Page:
India At Key Juncture Of World Trade: Israel Suggests Gujarat Alternative To Red Sea Tensions; What Is It?

In recent weeks, Yemen’s Houthi rebels have intensified their attacks on ships linked to Israel in the Red Sea as a show of solidarity with Gaza. This has put a halt on global trade, as around 12% of it passes through the Red Sea, which links the Indian Ocean to the Mediterranean Sea via the Suez Canal.

Given the current situation, ships are being forced to take a longer route, traveling all the way to the south of Africa and crossing the Cape of Good Hope, which increases both costs and time taken.

Due to this disruption in trade, seafarers now have the right to refuse to sail on ships passing through the Red Sea, as per a new industry agreement signed last week.

To bypass the Red Sea and continue trading, Israel has been exploring alternative routes. On February 13, Transport Minister Miri Regev posted a video on social media, explaining an alternative trade route that involves the Mundra port in Gujarat.

Under this route, goods will be transported from Mundra by sea to ports in the UAE, such as Dubai’s Jebel Ali Port, and then via land through Saudi Arabia and Jordan to Israel. A significant part of the land transport will be carried out on trucks.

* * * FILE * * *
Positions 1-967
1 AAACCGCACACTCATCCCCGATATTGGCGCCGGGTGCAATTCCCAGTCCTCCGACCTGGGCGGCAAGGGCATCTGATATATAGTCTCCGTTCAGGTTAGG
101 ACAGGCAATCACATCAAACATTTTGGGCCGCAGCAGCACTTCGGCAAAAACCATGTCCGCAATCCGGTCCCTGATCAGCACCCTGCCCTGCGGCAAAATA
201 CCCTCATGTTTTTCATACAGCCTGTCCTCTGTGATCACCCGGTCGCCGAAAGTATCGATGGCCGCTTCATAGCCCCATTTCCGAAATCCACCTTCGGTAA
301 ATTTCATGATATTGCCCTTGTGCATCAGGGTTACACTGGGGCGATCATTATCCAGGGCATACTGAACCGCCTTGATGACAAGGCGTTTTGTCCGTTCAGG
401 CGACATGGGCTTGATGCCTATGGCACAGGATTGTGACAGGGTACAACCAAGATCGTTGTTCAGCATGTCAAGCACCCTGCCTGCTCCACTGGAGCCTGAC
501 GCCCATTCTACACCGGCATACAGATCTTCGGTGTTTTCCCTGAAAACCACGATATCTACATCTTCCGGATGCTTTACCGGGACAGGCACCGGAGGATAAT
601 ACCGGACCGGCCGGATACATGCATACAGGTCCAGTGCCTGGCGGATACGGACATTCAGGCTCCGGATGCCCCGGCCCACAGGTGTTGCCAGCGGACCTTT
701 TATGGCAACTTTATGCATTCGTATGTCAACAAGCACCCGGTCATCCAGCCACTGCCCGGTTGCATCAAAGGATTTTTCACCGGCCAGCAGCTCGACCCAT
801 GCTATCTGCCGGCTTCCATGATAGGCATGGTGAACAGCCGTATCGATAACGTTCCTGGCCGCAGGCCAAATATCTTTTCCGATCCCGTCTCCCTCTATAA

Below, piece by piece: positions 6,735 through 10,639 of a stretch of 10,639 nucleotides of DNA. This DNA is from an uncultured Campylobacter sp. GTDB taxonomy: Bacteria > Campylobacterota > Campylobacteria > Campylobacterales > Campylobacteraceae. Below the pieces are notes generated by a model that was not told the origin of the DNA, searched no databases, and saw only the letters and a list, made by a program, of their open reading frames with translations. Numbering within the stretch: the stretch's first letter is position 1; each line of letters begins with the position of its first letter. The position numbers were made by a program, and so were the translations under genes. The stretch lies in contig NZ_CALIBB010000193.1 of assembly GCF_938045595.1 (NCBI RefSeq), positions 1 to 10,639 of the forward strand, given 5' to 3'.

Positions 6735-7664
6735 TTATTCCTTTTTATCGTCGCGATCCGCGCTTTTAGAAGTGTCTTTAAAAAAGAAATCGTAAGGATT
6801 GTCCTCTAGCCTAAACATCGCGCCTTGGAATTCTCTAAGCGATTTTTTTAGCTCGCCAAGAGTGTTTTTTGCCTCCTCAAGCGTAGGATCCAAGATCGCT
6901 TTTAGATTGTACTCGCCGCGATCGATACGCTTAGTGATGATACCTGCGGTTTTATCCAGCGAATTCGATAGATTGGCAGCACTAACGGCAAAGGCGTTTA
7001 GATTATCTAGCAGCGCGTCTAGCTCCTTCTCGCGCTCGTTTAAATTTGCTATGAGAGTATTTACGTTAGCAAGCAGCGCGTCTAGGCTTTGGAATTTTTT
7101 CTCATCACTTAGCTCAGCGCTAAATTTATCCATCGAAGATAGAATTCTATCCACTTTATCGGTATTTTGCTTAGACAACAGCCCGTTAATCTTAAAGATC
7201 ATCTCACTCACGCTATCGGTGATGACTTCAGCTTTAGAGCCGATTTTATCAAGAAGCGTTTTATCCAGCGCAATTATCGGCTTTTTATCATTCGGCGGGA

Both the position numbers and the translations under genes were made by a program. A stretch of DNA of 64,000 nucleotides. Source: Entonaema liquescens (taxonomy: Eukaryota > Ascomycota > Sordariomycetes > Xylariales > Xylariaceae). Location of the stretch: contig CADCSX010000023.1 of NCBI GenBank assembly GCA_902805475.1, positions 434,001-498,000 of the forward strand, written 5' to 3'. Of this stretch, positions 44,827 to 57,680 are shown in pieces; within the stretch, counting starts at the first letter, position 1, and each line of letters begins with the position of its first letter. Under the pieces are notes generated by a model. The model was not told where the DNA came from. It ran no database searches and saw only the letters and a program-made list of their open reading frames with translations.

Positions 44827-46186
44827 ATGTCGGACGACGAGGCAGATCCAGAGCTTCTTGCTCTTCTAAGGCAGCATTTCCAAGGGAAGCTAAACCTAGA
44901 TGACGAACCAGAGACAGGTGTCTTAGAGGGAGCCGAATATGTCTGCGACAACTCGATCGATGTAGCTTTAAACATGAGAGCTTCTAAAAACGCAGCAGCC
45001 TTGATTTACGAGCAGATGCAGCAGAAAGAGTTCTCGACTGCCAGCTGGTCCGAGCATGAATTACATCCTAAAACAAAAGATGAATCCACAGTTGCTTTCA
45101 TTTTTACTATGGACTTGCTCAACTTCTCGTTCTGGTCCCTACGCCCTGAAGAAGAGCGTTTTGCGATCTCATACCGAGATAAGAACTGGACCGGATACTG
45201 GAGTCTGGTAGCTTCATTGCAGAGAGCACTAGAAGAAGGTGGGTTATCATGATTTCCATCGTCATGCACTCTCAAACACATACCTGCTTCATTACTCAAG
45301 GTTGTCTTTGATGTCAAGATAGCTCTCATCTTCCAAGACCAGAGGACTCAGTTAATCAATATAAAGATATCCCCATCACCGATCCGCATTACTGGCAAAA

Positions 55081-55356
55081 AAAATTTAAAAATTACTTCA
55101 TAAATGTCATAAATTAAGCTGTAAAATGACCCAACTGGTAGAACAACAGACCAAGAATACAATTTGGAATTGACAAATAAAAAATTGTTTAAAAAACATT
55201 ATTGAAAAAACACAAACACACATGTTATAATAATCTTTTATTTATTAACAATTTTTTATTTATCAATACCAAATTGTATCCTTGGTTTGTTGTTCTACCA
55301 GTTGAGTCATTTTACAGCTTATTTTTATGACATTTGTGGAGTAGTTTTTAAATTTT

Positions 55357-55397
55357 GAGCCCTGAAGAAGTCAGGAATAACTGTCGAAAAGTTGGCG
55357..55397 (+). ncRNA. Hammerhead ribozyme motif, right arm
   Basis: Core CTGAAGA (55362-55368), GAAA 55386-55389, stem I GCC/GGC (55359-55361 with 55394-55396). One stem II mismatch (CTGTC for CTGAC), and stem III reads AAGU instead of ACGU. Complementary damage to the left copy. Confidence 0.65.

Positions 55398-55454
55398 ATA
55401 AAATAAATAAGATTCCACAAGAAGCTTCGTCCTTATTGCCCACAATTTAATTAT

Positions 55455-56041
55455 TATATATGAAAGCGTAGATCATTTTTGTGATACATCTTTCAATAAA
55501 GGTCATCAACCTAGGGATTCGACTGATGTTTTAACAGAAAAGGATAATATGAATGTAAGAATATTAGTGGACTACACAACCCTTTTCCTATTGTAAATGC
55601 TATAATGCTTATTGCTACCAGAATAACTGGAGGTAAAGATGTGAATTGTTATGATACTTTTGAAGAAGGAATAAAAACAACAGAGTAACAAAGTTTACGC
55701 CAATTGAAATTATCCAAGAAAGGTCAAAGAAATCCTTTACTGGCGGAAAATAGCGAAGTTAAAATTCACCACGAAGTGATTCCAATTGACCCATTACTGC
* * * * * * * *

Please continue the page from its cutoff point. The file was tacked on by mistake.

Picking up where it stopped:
Two shipping companies, Israel’s Trucknet and the UAE’s PureTrans, will operate these trucks, according to reports in Israeli and Arab media.

Regev stated in her video, “We are now in the port of Mundra, the largest port in India in the north, from which goods come out… all these containers are exported to the UAE, and from the UAE by land to Israel. The war posed challenges before us, the biggest challenge being how do we bring goods to the State of Israel, as Israel is a coastal state and most goods arrive by sea… Cargo will depart from Mundra to ports via the sea, and then we will load it onto trucks or trains, through Saudi Arabia and Jordan to Israel.”

The Mundra port route has been in the works for some time and was first proposed during the Abraham Accords in 2020, aimed at normalizing ties between Israel and some Arab states.

However, the land route has its limitations. Trucks can carry far fewer goods than a ship can, which means trade will be limited.

Furthermore, the success of this route depends on Israel maintaining friendly ties with Saudi Arabia and Jordan amidst the rapidly fluctuating situation in the Middle East.